Page:Twice-Told Tales (1851) vol 2.djvu/86

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THE HAUNTED MIND.

 

What a singular moment is the first one, when you have hardly begun to recollect yourself, after starting from midnight slumber! By unclosing your eyes so suddenly, you seem to have surprised the personages of your dream in full convocation round your bed, and catch one broad glance at them before they can flit into obscurity. Or, to vary the metaphor, you find yourself, for a single instant, wide awake in that realm of illusions, whither sleep has been the passport, and behold its ghostly inhabitants and wondrous scenery, with a perception of their strangeness, such as you never attain while the dream is undisturbed. The distant sound of a church clock is borne faintly on the wind. You question with yourself, half seriously, whether it has stolen to your waking ear from some gray tower, that stood within the precincts of your dream. While yet in suspense, another clock flings its heavy clang over the slumbering town, with so full and distinct a sound, and such a long murmur in the neighboring air, that you are certain it must proceed from the steeple at the nearest corner. You count the strokes—one—two, and there they cease, with a booming sound, like the gathering of a third stroke within the bell.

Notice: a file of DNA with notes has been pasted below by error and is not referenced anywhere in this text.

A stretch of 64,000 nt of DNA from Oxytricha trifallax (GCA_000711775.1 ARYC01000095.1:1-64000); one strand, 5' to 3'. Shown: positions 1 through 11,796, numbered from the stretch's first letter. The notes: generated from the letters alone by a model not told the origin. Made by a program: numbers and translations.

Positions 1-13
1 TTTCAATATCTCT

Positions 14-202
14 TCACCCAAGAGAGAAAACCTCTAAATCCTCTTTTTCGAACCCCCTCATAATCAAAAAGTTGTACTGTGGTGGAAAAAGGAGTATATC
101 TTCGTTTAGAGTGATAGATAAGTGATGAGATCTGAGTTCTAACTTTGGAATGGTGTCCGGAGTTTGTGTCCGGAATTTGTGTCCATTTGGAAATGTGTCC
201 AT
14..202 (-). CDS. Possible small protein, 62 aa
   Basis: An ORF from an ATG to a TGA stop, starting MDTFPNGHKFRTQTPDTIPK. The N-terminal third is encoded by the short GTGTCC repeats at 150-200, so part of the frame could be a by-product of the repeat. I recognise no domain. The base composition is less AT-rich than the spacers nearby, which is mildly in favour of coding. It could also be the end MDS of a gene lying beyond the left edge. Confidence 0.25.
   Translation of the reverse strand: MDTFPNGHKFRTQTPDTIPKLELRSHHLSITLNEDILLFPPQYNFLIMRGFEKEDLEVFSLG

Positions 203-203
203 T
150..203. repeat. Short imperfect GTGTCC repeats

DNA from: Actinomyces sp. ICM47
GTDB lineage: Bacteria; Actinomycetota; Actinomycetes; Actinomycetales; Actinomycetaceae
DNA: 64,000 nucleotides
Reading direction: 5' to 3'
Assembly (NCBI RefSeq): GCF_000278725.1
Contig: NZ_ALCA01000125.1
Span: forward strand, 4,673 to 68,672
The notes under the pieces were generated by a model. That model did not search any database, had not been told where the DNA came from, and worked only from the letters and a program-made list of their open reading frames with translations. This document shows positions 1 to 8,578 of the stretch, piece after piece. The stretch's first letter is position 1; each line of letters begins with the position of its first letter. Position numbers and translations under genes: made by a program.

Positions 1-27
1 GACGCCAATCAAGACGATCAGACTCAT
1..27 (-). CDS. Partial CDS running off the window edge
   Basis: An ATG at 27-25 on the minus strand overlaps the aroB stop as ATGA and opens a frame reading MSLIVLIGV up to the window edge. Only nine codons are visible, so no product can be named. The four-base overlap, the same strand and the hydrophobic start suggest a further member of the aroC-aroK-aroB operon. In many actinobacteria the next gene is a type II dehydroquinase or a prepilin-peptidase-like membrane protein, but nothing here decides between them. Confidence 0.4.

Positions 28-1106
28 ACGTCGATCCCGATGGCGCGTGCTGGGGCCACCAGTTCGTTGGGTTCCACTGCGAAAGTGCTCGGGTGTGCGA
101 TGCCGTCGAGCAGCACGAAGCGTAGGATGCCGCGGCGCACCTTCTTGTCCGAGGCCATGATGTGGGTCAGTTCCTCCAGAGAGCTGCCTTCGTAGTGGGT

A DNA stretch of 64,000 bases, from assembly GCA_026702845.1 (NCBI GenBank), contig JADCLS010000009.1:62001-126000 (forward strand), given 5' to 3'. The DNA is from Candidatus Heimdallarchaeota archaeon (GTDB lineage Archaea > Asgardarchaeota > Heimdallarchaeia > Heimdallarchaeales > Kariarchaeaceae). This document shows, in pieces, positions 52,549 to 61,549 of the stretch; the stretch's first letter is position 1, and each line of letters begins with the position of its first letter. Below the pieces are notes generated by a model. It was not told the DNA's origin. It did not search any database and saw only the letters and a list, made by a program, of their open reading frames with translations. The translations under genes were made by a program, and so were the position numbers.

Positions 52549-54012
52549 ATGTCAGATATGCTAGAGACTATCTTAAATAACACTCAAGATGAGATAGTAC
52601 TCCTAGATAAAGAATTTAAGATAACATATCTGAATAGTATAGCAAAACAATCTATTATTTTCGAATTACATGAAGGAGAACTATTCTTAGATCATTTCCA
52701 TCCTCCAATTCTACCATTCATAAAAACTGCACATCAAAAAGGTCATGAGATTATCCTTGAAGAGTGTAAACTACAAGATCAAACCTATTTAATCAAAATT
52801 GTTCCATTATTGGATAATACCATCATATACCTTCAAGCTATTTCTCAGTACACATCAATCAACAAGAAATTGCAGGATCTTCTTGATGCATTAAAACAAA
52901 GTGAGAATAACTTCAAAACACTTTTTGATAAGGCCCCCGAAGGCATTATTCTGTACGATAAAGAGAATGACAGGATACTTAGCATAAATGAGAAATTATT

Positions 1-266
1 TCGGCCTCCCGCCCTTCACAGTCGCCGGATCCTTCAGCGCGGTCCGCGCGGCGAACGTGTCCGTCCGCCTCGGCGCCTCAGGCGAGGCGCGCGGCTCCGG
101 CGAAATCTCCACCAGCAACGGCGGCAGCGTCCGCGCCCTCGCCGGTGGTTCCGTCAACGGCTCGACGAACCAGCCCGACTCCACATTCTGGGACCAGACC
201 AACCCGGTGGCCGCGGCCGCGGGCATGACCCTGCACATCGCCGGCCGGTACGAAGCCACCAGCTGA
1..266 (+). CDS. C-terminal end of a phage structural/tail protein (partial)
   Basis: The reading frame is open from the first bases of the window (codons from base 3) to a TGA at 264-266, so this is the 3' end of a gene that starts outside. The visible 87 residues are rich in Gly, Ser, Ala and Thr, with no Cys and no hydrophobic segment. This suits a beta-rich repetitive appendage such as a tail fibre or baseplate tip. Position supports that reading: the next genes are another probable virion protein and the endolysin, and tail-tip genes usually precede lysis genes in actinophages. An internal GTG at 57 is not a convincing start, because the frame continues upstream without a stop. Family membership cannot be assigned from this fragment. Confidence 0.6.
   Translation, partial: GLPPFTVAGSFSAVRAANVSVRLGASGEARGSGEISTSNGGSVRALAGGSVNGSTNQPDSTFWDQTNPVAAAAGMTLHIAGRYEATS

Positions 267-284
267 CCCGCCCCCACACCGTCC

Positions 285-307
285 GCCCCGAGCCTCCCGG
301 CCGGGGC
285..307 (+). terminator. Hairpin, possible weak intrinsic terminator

If you could choose an hour of wakefulness out of